Start Up No.1869: higher temperatures mean angrier tweets, apocalypse Watch, TikTok’s unfair billions?, how Keffals won, and more


New iPhones sold in the US won’t have a SIM card tray; they’ll use eSIMs. Which is fine, but what if you travel abroad and want local service and there’s no eSIM offering? CC-licensed photo by MIKI Yoshihito on Flickr.

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A selection of 10 links for you. Edged in black. I’m @charlesarthur on Twitter. Observations and links welcome.


Hateful tweets multiply in extreme temperatures, US analysis finds • The Guardian

Arthur Neslen:

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Hateful tweets multiply dramatically as temperatures become more extreme, an analysis of 4bn geo-located tweets in the US has found.

Scientists logged rises of up to 22% in racist, misogynist and homophobic tweets when temperatures rose above 42ºC, and increases of up to 12% when the mercury fell below -3ºC, according to a study by The Lancet Planetary Health.

Annika Stechemesser, its lead author and a scientist at the Potsdam Institute for Climate Impact Research (PIK), said: “We found that both the absolute number and the share of hate tweets rise outside a climate comfort zone. People tend to show a more aggressive online behaviour when it’s either too cold or too hot outside.”

The research used machine-learning algorithms to identify around 75 million English-phrased hate tweets – around 2% of the sample – in 773 US cities between 2014 and 2020.

These volumes of hate speech were then logged and statistically evaluated against variations in local temperatures by the PIK team.

They found that the lowest number of abusive messages occurred when temperatures were between 15-18ºC but when thermometers fell below 12ºC or rose above 21ºC, hate tweets began to rise – most dramatically at climatic extremes.

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Hang on, this isn’t how social warming is meant to work. Surprising if people are able to do anything useful with temperatures above 42ºC – though maybe it’s fuming at the electricity company failing to supply power. (Thanks Adrian M for the link.)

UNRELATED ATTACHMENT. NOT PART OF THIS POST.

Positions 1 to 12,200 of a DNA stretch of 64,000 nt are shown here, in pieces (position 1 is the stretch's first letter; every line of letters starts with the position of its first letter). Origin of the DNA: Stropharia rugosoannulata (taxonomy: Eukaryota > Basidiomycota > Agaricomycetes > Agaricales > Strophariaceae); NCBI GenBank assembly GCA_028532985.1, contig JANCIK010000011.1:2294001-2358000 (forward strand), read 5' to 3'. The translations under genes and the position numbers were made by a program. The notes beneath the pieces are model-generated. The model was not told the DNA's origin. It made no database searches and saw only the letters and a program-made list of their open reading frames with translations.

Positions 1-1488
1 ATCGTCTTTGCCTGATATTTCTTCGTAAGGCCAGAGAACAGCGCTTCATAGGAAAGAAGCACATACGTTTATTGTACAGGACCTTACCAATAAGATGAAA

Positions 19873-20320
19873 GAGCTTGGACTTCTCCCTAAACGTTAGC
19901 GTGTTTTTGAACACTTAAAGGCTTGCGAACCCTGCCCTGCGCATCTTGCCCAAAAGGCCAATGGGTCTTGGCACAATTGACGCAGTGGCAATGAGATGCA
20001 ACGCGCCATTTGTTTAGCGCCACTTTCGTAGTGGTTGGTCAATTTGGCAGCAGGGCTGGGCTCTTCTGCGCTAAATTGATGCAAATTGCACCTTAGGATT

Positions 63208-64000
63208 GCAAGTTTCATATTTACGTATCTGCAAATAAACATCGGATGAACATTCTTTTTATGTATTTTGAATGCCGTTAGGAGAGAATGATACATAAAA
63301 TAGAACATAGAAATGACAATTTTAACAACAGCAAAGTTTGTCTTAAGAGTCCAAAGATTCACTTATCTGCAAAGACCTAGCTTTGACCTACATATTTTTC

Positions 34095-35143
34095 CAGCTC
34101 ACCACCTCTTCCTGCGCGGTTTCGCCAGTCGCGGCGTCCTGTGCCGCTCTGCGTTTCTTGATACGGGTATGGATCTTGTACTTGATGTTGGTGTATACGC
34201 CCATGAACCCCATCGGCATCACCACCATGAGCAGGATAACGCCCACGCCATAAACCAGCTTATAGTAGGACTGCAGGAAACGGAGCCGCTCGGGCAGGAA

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The new Apple Watch and iPhone 14 are perfectly designed for the apocalypse • Buzzfeed News

Katie Notopoulos:

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Usually, Apple product launches paint a rosy portrait of what the life of an aspirational Apple Man looks like: taking photos of your beautiful friends, biking along a trail with a view of the Pacific Ocean, sharing photos of your beautiful children.

But something was very different this time, something sort of, uh, unsettling. Instead of suggesting a gleaming world where everything is only getting better, instead, today we saw Apple’s vision of a future where everything is literally trying to murder us, and death lurks around every ring-closing outdoor jog. And frankly, it’s turning me into an iPrepper.

The event opened with a video montage of people describing moments where the Apple Watch’s ability to call 911 without a phone nearby had saved their lives: a small airplane crash, someone falling through ice, and — horrifically — a sanitation worker who accidentally fell into the back of a trash compactor truck (congrats on a new nightmare you had never thought about!).

…Although the [Ultra] watch seems like it’s a fun device for a weekend hobbyist, it’s just as practical for survival in a post-climate-apocalypse. Droughts, tsunamis, avalanches, blackouts, outrunning roving gangs of cannibalistic bandits…this is the Apple Watch Ultra’s time to shine.

…there’s something eerie about the most exciting feature of the latest iPhone being “it might help if you’re about to die of exposure while lost in the woods.” We’re used to new tech products hinting at dystopia in more sci-fi ways: surveillance in our homes, algorithms running our lives, companies dry-humping our personal data. This hints at Old Testament dystopia: floods and plagues and wandering alone through the desert for 40 days.

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Tim Cook should have just signed off with “let’s be careful out there“. (I guess it fits with the narrative that Apple Is Doomed. Because We’re ALL Doomed.)